Posts Tagged ‘brisket’

A brisket for all seasons

February 19, 2013

BrisketSand1

Who doesn’t love beef brisket?

Here on the East Coast, most people know and like it brined (corned beef). In Texas, it is a prime cut for long slow cooking (smoked). And then, of course, the ultimate brined and smoked brisket that is steamed (pastrami).

Years ago during one of our trips to New Orleans, we dined at Tujague’s. Reportedly the second oldest restaurant in a city known for all levels of dining, Tujague’s is more of a local favorite than a “tourists must visit” kind of place. It is not often written about in the foodie mags. It is, in its own way, a classic and one that in my opinion is worth seeking out.

One of the house specialties at Tujague’s is their “boiled brisket.” Nothing could be more humble in name yet more superlative in flavor.

Sometime after that trip, I discovered, on the restaurant’s website, their recipe for this dish. Since that time, I have made this brisket at least once year, usually served with latkes as part of my Hanukkah celebration honoring the Jewish part of my heritage. It amuses me that I prepare a New Orleans Creole brisket recipe to celebrate Hanukkah. This provides a rare opportunity for me to combine my love of New Orleans, my French (my maternal great-great-grandparents entered this country at the port of New Orleans) and my Jewish family.

Recently, I had been overtaken by a strong craving for the brisket and so we purchased a seven pounder from the local BJ’s and I cooked it up for Sunday dinner with friends.

Preparing for our trip next month, yesterday I happened to be checking NOLA.com, the website of the New Orleans Times Picayune. In one of those quirky little coincidences,. I came across a story about the passing of one Steven Latter, the proprietor of Tujague’s It was interesting to read about how he and his brother took over the restaurant without any real food service experience and preserved this treasure.  Mr. Slatter (who, by the way, was Jewish) eventually bought his brother out to become the sole owner. Reading about him made me a little sad that I hadn’t actually met him as I think we might have enjoyed each other’s company.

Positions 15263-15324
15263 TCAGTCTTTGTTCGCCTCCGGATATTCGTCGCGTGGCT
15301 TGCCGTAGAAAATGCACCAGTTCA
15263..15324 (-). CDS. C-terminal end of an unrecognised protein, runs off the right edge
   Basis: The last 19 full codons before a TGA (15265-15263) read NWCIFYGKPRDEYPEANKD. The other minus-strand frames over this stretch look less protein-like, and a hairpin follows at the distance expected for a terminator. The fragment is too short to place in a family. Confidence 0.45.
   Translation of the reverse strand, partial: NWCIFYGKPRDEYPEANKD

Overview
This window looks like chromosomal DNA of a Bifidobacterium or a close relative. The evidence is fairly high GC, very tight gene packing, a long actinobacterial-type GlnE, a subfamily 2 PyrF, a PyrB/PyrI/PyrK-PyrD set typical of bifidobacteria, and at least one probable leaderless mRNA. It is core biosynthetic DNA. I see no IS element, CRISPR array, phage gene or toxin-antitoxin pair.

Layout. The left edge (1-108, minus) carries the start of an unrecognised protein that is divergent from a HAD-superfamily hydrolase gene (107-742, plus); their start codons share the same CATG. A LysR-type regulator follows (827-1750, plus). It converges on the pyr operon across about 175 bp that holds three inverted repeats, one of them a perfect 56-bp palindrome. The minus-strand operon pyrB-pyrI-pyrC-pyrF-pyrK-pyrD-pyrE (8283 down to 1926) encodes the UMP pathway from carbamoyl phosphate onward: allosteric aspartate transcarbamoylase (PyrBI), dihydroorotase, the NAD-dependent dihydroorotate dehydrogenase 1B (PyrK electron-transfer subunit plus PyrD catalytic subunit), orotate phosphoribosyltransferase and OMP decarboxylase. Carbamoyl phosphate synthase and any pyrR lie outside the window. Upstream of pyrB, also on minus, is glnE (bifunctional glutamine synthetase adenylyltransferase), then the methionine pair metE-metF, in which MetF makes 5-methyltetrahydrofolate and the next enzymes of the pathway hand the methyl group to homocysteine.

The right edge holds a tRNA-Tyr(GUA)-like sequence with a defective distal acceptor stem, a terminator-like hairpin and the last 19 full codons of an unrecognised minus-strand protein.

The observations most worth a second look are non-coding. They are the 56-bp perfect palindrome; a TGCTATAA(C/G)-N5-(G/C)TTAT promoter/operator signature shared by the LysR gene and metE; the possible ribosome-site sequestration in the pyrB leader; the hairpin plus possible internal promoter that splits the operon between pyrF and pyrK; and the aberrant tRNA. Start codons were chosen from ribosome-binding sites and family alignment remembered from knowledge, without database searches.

I read the story and was contemplating what it might mean for the future of the restaurant. Sometimes, owners can be more than just the “boss” at a restaurant; they may provide the very soul of the establishment. As I mused on this, I noticed a link to a story from last year that talked about how great the “brisket sandwich” was. The sandwich was basically a roast beef poor boy/po’boy (the New Orleans version of a “hoagie” or “sub”) made with the house brisket and available only at the bar.

Aha!  Now I knew what I would do with some of the leftovers from Sunday’s brisket.

This noon, I ran out to Italian Peoples’ Bakery and picked up a loaf of their stick bread.

Back home, I made the sandwich and I was not disappointed.

Thank you, Mr. Slatter, for keeping Tujague’s traditions. 

 BrisketSand2

Boiled Brisket Po’ Boy

  • 12” length of good French or Italian stick bread sliced almost but not quite all the way through and opened up.
  • 5 ounces of leftover boiled brisket (see recipe below) warmed, slightly
  • Chopped lettuce
  • Fresh tomato slices
  • 2 Tbs Creole mustard (or dark, coarse grained mustard)
  • 2 Tbs mayonnaise
  • 2 Tbs prepared horseradish (or two taste)